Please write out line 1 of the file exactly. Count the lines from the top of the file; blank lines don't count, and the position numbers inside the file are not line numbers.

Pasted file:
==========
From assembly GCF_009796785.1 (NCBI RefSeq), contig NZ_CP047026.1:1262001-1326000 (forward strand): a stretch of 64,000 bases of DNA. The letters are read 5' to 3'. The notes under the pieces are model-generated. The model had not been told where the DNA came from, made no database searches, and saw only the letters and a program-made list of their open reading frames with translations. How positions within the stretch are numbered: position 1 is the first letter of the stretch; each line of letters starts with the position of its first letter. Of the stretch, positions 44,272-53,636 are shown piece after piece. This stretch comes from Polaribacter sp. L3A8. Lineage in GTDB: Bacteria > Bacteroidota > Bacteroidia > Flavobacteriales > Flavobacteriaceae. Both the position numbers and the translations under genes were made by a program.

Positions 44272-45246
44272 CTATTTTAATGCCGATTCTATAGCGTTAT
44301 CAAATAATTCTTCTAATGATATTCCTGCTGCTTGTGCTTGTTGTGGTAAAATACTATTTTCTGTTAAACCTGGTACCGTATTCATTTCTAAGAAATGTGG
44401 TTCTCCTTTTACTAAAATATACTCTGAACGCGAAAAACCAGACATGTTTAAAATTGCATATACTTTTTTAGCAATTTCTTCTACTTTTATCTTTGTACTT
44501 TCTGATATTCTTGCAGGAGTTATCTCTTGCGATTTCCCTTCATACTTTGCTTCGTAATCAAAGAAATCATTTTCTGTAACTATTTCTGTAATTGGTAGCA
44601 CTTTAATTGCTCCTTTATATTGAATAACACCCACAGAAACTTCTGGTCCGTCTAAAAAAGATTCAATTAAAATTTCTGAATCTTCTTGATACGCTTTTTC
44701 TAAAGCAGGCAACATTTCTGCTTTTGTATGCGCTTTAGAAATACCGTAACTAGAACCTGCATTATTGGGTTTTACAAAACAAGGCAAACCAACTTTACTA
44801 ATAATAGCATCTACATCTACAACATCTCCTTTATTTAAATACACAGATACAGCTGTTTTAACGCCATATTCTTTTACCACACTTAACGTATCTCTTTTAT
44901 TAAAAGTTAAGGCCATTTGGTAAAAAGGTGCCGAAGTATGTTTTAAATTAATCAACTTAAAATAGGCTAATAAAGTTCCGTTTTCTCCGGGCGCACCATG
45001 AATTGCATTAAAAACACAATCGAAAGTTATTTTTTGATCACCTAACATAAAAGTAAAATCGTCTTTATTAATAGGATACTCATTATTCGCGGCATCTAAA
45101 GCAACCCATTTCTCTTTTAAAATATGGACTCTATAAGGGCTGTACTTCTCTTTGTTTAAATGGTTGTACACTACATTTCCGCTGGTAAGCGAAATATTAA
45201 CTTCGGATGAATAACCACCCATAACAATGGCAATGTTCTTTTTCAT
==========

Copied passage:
From assembly GCF_009796785.1 (NCBI RefSeq), contig NZ_CP047026.1:1262001-1326000 (forward strand): a stretch of 64,000 bases of DNA. The letters are read 5' to 3'. The notes under the pieces are model-generated. The model had not been told where the DNA came from, made no database searches, and saw only the letters and a program-made list of their open reading frames with translations. How positions within the stretch are numbered: position 1 is the first letter of the stretch; each line of letters starts with the position of its first letter. Of the stretch, positions 44,272-53,636 are shown piece after piece. This stretch comes from Polaribacter sp. L3A8. Lineage in GTDB: Bacteria > Bacteroidota > Bacteroidia > Flavobacteriales > Flavobacteriaceae. Both the position numbers and the translations under genes were made by a program.